The US Department of Energy's effort to fund research into advanced, experimental energy projects to meet the nation's growing demand for power has succeeded on at least one level, attracting some $450 million in private funding into 17 nascent projects, more than six times the amount the government put into those projects.
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"This private capital will allow these companies to further their technologies and map pathways to the market," said Cheryl Martin, deputy director of ARPA-E, the division of the Energy Department in charge of the investments, in her keynote speech at a conference in Washington, DC on Tuesday.
ARPA-E was launched just four years ago by President Obama with a $400 million starting budget. It's modeled after the Defense Department's future military-tech focused arm DARPA, which spawned the prototype of the Internet back in the late 1960s. Since its founding, ARPA-E has invested $770 million in some 285 early-stage energy projects, but winning private backers is key to proving that alternative energy is viable from a business perspective, not just because the government supports it.
That's why at its fourth-annual energy innovation summit this week, which ends tomorrow, ARPA-E highlighted how its initial investment of $70 million in 17 projects in particular has paid off, with private backers pouring in $450 million of their own funds. The 17 projects that have won private funds so far include a range of new energy technologies, but most are based on improving renewable energy storage and output, from long range electric vehicle batteries being developed by California company Envia Systems, to genetically engineered crops containing enzymes that will make it easier convert them into biofuel, which are being created by Agrivida, a Massachusetts company.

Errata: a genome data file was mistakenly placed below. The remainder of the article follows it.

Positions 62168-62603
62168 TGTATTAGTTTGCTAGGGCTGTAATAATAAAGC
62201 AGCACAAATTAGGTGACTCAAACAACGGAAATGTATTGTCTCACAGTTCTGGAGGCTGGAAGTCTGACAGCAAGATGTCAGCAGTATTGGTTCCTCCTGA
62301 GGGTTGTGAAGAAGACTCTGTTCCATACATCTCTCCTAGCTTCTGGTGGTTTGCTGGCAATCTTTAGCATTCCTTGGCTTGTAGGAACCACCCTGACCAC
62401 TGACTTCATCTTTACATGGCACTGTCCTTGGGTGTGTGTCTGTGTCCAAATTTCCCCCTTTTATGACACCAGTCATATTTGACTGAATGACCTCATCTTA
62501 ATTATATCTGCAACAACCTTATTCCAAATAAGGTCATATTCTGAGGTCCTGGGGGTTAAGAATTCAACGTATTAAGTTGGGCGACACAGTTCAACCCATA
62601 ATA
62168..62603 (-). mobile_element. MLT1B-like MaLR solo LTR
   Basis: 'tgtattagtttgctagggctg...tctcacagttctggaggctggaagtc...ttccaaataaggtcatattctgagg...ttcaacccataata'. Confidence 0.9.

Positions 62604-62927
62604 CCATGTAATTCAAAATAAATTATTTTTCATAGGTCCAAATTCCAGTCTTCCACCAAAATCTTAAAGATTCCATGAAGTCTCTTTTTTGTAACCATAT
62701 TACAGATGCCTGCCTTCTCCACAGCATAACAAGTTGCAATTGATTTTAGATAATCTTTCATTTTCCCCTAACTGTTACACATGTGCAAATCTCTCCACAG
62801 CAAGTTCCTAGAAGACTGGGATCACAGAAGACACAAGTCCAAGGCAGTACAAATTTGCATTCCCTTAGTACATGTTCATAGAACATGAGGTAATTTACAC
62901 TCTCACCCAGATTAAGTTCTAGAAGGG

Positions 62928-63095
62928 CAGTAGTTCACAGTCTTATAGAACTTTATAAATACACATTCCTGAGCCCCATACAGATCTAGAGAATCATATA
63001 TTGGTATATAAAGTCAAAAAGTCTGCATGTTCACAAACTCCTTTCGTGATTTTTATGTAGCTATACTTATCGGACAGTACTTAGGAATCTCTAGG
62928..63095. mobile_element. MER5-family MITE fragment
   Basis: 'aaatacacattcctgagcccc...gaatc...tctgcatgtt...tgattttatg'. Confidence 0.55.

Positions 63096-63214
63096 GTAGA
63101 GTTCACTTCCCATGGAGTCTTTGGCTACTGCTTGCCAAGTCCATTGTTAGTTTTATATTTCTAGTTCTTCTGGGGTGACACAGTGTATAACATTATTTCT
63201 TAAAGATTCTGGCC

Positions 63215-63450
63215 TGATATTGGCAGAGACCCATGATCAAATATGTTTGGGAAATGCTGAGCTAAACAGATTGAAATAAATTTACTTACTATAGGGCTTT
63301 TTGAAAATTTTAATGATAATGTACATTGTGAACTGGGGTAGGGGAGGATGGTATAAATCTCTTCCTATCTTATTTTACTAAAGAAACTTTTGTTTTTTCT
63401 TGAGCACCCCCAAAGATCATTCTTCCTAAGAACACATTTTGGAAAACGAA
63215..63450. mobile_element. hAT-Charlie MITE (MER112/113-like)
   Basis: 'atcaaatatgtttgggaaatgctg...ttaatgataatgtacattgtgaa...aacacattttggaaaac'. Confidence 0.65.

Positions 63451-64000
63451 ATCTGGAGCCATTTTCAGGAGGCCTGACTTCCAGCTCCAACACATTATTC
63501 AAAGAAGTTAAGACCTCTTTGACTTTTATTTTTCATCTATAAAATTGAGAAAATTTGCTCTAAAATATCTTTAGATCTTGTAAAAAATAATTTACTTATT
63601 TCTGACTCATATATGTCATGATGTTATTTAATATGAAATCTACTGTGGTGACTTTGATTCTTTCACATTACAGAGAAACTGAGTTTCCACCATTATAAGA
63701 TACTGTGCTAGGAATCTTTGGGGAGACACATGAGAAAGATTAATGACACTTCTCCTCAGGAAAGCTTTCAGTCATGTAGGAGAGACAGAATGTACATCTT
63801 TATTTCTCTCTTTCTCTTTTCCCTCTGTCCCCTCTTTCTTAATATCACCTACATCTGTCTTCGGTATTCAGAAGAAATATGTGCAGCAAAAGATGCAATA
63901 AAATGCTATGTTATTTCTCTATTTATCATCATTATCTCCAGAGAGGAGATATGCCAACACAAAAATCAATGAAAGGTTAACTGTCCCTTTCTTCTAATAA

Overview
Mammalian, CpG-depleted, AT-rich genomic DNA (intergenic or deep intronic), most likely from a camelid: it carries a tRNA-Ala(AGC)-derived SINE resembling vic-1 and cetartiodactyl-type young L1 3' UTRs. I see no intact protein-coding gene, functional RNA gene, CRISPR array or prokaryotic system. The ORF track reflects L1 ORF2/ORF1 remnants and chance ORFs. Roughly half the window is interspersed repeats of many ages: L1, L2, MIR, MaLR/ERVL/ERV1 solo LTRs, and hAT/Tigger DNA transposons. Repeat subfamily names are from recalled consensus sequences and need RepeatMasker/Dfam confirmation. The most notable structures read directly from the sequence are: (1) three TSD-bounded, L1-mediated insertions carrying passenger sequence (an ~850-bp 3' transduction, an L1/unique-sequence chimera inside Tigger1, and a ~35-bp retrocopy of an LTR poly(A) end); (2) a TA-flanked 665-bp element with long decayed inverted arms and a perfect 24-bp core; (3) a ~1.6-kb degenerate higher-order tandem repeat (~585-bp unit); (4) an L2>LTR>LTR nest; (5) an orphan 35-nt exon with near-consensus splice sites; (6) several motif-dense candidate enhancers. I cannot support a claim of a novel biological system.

Projects include genetically engineered crops for biofuel and longer-range EV batteries
Aside from convincing private investors of its merits, ARPA-E has also accomplished something fairly remarkable for the Department of Energy these days, winning endorsements from Republicans and even getting some to speak at the conference, as Bloomberg reports. That Republican support stands in stark contrast to the way some GOP lawmakers have gone after other Department of Energy investment projects made during the Obama Administration that haven't panned out, namely solar panel manufacturer Solyndra, which wasn't part of the ARPA-E program, but a separate loan office.
Outside of ARPA-E, the Department of Energy has also invested in other uncertain propositions like Elon Musk's Tesla Motors electric vehicle company. Musk himself spoke at the ARPA-E summit on Tuesday, saying that Tesla was ahead of schedule on paying back its $465 million loan from the the Department of Energy. Unlike the The Department of Energy's loan efforts, ARPA-E doesn't necessarily expect a return on its investment, handing out grants for projects the government acknowledges may be risky. That explains some of the pitches for new projects at the conference this week, among them creating reflective leafs to reduce the amount of heat trapped on Earth, as The New York Times reported.
The speaker lineup at this year's conference also featured other high-profile alternative energy proponents including New York City Mayor Michael Bloomberg and hedge fund magnate, T. Boone Pickens, who wants to see the US move away from gasoline in cars and toward natural gas, which is more abundant in the country and can produce fewer emissions.